One suggestion: Take a few moments to sit and breathe deeply, enabling you to be at peace and feel truly relaxed before you pick up the phone to call your friend or loved one, or to actually go and be with him or her either at home or in the hospital. While visiting, be sure to be completely present. Listen attentively to their concerns and their feelings, without trying to deny them or make light of them.

However, you can help by then asking your friend or loved one about other family members, their activities and various other subjects such as vacation plans, how their children are doing in both school and in their sports activities, as well as their holiday plans – all of which are lighter and can help shift the focus to something that feels genuinely better and more uplifting.

Take time to balance the heavy feelings dealing with sadness, pain and/or loss with humor, a necessary antidote. The immune system needs the energetic vibration of humor to produce needed chemicals to help it work effectively. Be sure to bring a joke or humorous story, being sure it is appropriate, because humor expedites healing within the cells of the body. How about a video, DVD or audio to life their spirits and bring a smile or laugh or two to them? (It is good for you, as well!) CONTINUED

Susan Barbara Apollon
Author of “Touched By The Extraordinary”

©Copyright 2008 Susan Barbara Apollon

Helping Those Who Can Not Help Themeselves: The Healing Power of Prayer

“Should you pray? If you need to ask, you’ve probably begun.” Larry Dossey, MD

One of the most powerful ways we can live our lives with a deep sense of satisfaction and peace is to give purely, via prayer, from our heart, to individuals who are in dire need of our assistance, including those who are dealing with grief, trauma and loss.

Within recent weeks and months, we have learned of the loss of many thousands of people in Myanmar, due to massive storm and flooding this area has experienced. In China, thousands have lost their lives due to a horrific earthquake. Getting help to these individuals who are trapped, injured, lost and traumatized has been almost impossible, especially for those in the area of Myanmar.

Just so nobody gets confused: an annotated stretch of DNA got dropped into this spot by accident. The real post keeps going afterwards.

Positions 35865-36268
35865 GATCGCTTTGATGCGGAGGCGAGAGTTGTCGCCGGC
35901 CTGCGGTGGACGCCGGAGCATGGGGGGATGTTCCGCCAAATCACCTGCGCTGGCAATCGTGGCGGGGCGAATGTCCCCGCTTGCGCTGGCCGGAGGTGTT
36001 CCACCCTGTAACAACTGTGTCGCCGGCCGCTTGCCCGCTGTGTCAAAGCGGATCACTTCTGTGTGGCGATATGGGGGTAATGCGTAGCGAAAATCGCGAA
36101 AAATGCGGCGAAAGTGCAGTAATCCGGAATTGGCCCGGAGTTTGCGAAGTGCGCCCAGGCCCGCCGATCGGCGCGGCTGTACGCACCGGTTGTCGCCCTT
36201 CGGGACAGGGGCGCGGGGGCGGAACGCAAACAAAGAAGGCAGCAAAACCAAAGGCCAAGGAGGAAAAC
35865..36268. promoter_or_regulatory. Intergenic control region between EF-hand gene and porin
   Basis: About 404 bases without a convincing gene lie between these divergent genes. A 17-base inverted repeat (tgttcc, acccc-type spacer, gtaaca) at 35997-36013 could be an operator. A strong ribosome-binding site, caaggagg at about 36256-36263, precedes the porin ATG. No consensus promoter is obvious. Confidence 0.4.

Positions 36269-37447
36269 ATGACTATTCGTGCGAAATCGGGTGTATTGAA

Additionally, many thousands of people in the United States are undergoing horrific losses as raging flood waters have washed away their homes and flooded major cities in the Midwestern part of the United States, causing people to have neither homes, schools or businesses. This kind of devastation on such a large scale has not ever before been witnessed or experienced by American citizens in modern times. – other than 9/11.

Despite the efforts of the Red Cross and others throughout the world, people in other countries are not receiving assistance and thousands of people of all ages are dying. In the United States, the Red Cross and others are doing their best to assist the large numbers of people who are faced with having nowhere to go. You can do something, something very powerful to help these people. You can pray.

I have been researching Mind and Consciousness for many years, including research on prayer and healing. According to a group of quantum physicists, including Albert Einstein, everything in the Universe is energy and vibrates; furthermore, love is one of the highest and most powerful healing energetic vibrations.

Additionally, according to Einstein and his colleagues, your mind has the capacity to connect with and even influence minds anywhere, across time and space. Prayer is the vehicle of the intention of sending love to those in need of such high healing energy.

Part 2…

Susan Apollon
Author of “Touched By The Extraordinary”